What is a Treasury Note?

Treasury Notes are securities issued by the United States Treasury with maturities ranging from 2 to 10 years.

A Treasury Note pays a fixed rate of interest every 6 months, based on the yield of the bond at its auction.

An investor buys a Treasury Note at a price above, below or at par (Par is $100 for Treasury Notes). When the note matures, you are paid back its par value.

For more detail on the basics on how a fixed income security like this works – see our article here.

Not to be confused with a Treasury Bill or Treasury Bonds (Or, See our article: What’s the Difference?)


Why Invest in Treasury Notes?

Investors purchase treasury notes for several reasons:

  •       Portfolio diversification
    • Diversification compared to the stock market


Treasury Notes will help protect an investor’s portfolio in times of a stock market downturn.

Consider the chart below, where the blue line represents the performance of an ETF that holds a diversified set of treasury notes and the green line represents the performance of the S&P 500 index. In the worst of the 2008/2009 financial crisis, the stock market has a whole lost more than 40%. But, investors in Treasury Notes were up nearly 20%.

IEI vs S&P 500


  • Diversification of interest rates

An investor who purchases longer term Treasury Bond will get a higher yield, but in exchange the investor must either commit to locking away their money for a longer period of time, or subject their investment to increased interest rate risk.


As I write this, interest rates have been rising. The chart below compares an ETF which invests in treasury notes (3-7 years to maturity, in the blue line below) to an ETF which invests in long term treasury bonds (20+ years to maturity, the green line below).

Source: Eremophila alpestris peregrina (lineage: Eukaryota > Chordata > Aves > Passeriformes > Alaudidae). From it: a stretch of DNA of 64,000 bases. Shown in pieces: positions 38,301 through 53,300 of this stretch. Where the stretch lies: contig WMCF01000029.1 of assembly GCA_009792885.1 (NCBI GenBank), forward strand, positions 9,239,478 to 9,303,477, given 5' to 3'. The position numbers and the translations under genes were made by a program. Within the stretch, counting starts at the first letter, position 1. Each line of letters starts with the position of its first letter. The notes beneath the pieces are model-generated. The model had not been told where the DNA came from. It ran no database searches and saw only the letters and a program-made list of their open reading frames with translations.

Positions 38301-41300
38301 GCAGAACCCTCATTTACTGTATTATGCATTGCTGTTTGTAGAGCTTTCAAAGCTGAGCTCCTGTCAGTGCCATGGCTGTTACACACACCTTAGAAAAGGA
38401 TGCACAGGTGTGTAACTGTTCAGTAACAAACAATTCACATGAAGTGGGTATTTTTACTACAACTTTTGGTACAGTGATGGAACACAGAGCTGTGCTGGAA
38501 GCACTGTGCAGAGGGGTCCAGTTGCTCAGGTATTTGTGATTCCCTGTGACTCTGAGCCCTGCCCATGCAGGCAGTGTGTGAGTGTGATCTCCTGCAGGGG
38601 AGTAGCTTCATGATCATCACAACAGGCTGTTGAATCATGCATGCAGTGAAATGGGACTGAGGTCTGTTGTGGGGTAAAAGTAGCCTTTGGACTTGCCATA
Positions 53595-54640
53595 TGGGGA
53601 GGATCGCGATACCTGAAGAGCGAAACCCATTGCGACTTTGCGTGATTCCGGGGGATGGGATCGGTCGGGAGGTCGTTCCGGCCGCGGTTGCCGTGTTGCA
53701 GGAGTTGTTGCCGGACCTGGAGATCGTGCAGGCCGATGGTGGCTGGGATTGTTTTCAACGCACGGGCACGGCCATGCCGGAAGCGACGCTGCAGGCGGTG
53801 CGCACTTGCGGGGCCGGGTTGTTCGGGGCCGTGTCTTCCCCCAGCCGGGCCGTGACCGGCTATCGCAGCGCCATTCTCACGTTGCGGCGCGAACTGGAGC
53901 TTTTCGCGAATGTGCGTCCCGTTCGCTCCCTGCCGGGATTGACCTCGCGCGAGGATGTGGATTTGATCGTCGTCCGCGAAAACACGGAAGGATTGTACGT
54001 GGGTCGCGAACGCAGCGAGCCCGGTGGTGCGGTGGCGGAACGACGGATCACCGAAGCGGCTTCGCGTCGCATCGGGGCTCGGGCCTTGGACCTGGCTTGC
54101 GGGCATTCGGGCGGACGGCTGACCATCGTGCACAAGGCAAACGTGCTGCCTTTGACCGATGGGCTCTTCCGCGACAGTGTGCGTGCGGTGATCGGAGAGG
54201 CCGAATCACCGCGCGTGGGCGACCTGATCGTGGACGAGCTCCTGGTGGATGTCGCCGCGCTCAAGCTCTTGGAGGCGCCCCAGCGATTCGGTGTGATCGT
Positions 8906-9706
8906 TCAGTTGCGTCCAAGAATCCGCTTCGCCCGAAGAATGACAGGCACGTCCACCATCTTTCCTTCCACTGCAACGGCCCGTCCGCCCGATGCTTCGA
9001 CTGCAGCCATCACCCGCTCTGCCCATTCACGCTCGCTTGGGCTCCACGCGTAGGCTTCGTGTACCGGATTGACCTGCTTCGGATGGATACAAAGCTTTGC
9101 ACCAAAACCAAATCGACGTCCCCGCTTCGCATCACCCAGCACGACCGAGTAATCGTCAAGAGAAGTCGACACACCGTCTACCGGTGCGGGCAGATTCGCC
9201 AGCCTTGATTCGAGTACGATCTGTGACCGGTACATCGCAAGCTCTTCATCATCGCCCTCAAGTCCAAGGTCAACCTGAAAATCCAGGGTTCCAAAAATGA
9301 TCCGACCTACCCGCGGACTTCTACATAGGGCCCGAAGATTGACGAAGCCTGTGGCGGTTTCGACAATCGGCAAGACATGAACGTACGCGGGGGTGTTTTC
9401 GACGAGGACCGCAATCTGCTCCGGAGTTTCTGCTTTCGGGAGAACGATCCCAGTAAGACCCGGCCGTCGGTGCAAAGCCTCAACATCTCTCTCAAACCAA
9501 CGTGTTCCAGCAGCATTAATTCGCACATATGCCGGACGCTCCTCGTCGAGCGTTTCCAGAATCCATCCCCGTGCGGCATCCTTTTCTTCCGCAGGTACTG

Notice that as interest rates have risen, investors in long term treasury bonds have taken a 15% hit compared to investors in shorter term treasury notes who have lost about 3%. For this reason, investors may want to keep some bond holdings in shorter term treasury notes to eliminate the risk that rising interest rates pose to fixed income investments.


(See article here: Why do bond prices go down as interest rates rise?)


  •          Source of income

Treasury Notes provide investors with interest payments every 6 months for investors who are retired or otherwise looking for income from their investments.

At today’s historically low rates, a 10 year Treasury Note has a yield of about 3%. This means for every $10,000 you have invested in 10 year treasury notes today, you will receive $150 every 6 months, or $300 per year.




Where to Buy Treasury Notes

Treasury notes can be purchased at auction on Treasury Direct in increments of $100.

Treasury Notes at auction or on the secondary market may also be available through your broker, ask your broker for more info.


Alternatives to Treasury Notes

Numerous ETFs and Mutual Funds exist that allow investors to invest in Treasury Notes. Most are named “Intermediate Term Government Funds”.

Just some of the ones include:

IEI – iShares 3-7 Year Treasury ETF

SCHR – Charles Schwab Intermediate Term Treasury ETF

VGIT – Vanguard Intermediate Term Treasury ETF

Additional Resources

Investors can learn more about Treasury Notes on Treasury Direct’s website, here.


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